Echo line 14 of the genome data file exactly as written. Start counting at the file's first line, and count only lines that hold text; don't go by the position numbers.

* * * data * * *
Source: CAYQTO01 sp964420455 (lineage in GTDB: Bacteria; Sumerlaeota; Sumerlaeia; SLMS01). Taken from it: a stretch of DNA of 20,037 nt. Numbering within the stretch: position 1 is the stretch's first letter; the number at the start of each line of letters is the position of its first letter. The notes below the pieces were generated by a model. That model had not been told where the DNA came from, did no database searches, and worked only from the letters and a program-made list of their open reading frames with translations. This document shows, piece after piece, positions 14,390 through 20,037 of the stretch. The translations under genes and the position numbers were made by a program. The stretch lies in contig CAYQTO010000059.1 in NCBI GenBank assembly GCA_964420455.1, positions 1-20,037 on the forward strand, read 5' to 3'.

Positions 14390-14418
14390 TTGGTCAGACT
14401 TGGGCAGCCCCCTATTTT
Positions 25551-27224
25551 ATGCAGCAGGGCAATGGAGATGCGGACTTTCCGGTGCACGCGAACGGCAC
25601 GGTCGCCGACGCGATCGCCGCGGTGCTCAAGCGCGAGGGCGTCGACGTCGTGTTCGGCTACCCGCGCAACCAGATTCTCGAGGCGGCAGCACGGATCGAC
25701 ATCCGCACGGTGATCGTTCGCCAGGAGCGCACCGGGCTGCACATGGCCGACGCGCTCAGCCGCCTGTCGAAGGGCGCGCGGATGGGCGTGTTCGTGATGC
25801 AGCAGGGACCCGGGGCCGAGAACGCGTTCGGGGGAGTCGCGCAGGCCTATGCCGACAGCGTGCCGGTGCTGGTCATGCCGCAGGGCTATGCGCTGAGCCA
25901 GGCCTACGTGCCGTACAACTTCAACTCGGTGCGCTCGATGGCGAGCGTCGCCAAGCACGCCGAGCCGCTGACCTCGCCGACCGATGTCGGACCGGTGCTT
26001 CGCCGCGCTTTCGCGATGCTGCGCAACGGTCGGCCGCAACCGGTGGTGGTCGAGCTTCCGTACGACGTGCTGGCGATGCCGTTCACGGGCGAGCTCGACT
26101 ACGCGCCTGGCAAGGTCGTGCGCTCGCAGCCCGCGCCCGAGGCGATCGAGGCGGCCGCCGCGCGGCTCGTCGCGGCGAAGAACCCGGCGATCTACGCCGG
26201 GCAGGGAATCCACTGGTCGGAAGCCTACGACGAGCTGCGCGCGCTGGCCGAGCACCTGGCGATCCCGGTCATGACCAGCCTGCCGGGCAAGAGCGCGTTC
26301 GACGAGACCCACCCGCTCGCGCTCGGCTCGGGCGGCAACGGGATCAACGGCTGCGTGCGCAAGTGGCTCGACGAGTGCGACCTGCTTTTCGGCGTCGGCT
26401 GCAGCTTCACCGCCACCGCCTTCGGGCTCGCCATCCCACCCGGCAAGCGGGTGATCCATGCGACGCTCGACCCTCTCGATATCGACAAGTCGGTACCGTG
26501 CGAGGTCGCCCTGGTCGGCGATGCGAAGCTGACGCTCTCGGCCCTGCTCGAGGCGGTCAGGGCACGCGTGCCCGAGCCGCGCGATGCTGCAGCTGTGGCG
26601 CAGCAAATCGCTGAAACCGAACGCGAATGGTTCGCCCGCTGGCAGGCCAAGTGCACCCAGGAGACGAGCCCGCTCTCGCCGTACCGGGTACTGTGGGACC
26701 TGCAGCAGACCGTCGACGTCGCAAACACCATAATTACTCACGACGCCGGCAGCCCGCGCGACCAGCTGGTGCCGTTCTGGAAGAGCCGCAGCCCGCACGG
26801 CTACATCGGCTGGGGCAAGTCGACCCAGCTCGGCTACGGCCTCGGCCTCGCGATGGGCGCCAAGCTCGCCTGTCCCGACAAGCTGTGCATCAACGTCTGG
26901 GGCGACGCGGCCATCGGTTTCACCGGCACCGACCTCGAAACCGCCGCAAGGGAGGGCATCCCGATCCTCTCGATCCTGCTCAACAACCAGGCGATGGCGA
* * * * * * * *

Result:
26301 GACGAGACCCACCCGCTCGCGCTCGGCTCGGGCGGCAACGGGATCAACGGCTGCGTGCGCAAGTGGCTCGACGAGTGCGACCTGCTTTTCGGCGTCGGCT